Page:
The tourists get a number of site-seeing options for safaris with their strapped on to the soft-top convertible Maruti Gypsies with 4WD that form the only source of public transport provided for. The populace in the vicinity and the local market have their own élan with which they carry themselves in their humbleness and warmth. Walk on the roads has its own charm; a view of patriotic turquoise and antique rose in the wilderness, a touch of Buddhism and of Catholicism. Ethnic road side tea joints with the rural touch serve flavored lemon tea. The serenity amidst the banked roads amongst carved hillocks, the idiosyncrasies of the flora that swayed the fauna with its purified air. Pachmarhi carves itself a special repute of being different in its touch of ethnic royal and a historical brass and a number of unique spots for tourists. A glimpse to the local market and you would get your hands on the ancient grandmother recipes and antidotes to ENT problems and minor disorders, wood ware for interiors, garments, paintings, wall hangings, and a number of antique and traditional works for women and folks.
From rural woven wall hangings to carpets, large imprinted hand held Chinese fans to garments, black metal, leather products apart from a variety of restaurants that trace to the origin of Pachmarhi. The place also flaunts a spot for outdoor events for boating, parasailing, camping and trekking for enthusiasts. During the early years, the population of tigers, leopards, bears and other carnivore was fairly large in the dense jungles of Satpura. Even today, one may get an occasional glimpse and sight of the cats. But to many on the roads, hoards of monkeys that still rule and become a non-famous sight for tourists. Forsyth had suggested that Pachmarhi should be used as a sanatorium. Over the years that phenomenon remains and a number of bungalows of English architecture can be seen all round. The place also houses many centres for physical fitness, yoga, schools of confidence including the Police training school, golf courses and clubs with horse racing, polo and other attractions. The Centre of the Military Music within the AEC College provides the spectacle of hymning pipes and drums and bugles to flutes in the military tradition of the three services.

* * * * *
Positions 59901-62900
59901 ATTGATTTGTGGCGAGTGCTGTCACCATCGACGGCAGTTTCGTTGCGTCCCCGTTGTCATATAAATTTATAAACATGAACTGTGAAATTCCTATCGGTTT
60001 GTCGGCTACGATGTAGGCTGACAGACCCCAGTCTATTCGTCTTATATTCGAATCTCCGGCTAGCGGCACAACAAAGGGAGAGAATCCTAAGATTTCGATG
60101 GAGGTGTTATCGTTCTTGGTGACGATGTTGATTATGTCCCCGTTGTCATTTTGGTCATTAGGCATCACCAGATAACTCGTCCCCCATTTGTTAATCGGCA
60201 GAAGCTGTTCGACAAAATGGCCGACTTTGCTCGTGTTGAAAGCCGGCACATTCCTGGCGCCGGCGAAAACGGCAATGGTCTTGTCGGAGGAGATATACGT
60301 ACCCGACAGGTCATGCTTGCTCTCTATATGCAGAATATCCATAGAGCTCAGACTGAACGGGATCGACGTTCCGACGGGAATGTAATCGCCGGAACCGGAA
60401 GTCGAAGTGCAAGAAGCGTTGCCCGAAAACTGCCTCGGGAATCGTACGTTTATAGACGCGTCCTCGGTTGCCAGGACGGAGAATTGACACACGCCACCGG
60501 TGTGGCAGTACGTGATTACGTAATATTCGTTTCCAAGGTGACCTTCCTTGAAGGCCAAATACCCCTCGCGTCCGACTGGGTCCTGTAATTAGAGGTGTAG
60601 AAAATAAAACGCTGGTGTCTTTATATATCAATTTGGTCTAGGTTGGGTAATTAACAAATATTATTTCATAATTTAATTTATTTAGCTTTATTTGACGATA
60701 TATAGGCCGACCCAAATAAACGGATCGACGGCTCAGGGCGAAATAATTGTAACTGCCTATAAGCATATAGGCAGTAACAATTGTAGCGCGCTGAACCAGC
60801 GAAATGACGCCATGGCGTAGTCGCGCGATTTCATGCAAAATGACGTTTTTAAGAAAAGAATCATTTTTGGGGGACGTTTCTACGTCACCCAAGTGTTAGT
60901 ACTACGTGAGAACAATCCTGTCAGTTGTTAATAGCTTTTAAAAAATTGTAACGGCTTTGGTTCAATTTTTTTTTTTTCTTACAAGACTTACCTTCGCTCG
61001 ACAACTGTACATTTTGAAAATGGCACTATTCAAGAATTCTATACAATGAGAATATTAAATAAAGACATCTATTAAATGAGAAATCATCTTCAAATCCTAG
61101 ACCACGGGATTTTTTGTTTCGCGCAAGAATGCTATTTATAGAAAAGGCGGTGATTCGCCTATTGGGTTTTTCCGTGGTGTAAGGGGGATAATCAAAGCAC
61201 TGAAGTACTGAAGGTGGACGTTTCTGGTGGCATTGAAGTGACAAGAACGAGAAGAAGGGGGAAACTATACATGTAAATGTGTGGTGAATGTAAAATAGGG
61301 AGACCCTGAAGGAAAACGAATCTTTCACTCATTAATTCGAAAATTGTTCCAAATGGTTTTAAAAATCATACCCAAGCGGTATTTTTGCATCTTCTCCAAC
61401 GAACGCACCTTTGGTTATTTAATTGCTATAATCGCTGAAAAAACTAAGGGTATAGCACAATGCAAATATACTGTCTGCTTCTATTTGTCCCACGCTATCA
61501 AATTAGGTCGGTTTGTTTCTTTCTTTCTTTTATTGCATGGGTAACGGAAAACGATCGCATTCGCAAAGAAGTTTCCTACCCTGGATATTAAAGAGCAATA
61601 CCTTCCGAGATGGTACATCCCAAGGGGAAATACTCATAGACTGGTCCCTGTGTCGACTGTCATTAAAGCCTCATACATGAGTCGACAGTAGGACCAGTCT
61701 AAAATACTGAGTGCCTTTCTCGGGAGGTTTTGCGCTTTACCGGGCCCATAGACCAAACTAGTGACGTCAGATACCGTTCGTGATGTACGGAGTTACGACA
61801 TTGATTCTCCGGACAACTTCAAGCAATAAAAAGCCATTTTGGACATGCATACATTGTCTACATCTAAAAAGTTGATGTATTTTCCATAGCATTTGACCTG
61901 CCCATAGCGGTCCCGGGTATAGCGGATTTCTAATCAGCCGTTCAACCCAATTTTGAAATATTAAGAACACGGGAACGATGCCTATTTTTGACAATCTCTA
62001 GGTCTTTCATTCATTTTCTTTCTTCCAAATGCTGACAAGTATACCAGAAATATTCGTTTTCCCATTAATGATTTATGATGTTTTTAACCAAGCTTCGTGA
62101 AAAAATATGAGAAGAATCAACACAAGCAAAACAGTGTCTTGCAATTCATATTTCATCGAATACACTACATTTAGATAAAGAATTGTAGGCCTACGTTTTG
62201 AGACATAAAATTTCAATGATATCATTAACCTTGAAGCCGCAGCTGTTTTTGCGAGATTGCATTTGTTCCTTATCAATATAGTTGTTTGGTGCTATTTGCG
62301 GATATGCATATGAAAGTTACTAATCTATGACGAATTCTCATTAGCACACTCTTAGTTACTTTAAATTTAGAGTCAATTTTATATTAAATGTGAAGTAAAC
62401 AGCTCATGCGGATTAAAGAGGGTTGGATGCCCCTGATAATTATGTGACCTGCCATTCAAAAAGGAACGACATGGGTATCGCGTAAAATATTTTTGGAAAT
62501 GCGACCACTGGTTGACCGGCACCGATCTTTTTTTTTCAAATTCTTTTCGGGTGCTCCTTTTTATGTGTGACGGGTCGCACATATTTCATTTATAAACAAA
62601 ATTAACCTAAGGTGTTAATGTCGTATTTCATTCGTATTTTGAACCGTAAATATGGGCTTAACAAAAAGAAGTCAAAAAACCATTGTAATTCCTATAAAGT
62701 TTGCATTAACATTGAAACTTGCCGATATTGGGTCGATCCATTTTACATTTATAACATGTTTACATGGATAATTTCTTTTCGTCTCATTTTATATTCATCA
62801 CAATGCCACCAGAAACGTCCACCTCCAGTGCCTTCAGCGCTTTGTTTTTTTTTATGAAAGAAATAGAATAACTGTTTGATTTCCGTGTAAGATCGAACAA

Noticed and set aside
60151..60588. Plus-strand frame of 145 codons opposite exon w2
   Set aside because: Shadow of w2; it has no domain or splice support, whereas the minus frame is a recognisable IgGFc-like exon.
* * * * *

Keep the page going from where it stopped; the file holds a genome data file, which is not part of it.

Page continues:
Here recruits get trained to become regimental bandsmen and in a few cases masters of their own craft. The faculty of music infuses an aura of melody along the banks of the lake on hillocks flanking the Centre. It is a treat to listen to the amateur play legendary instrumental military symphonies in syncopation that touches your spine. As you stand still over the bridge close to AEC Centre next to the lake, you get absorbed in intense martial music with the precision tunes of the band rehearsals wafting on to you in impromptu concerts. The echoes reverberate through the day. Pandav Caves attracts everyone who visits Pachmarhi. There is Handi Cove, a 300 feet deep gorge bridged between two vertical cliffs, Bee Falls and Reechgarh that’s unique to caves that traps cold air. Lovers point, a distinct point located on one end of the plateau built in the memory of Lt Humfrey Woodriff who died in active service during 1940s. Rajendra garden , the sun set point , the Churches and the famous lakes are places to put a foot print in. I tried my hands at Para gliding that takes place on a 200 meter stretch along the helipad. The splendor still remains enviable.
—The author is serving in Indian Air Force and is posted at Hyderabad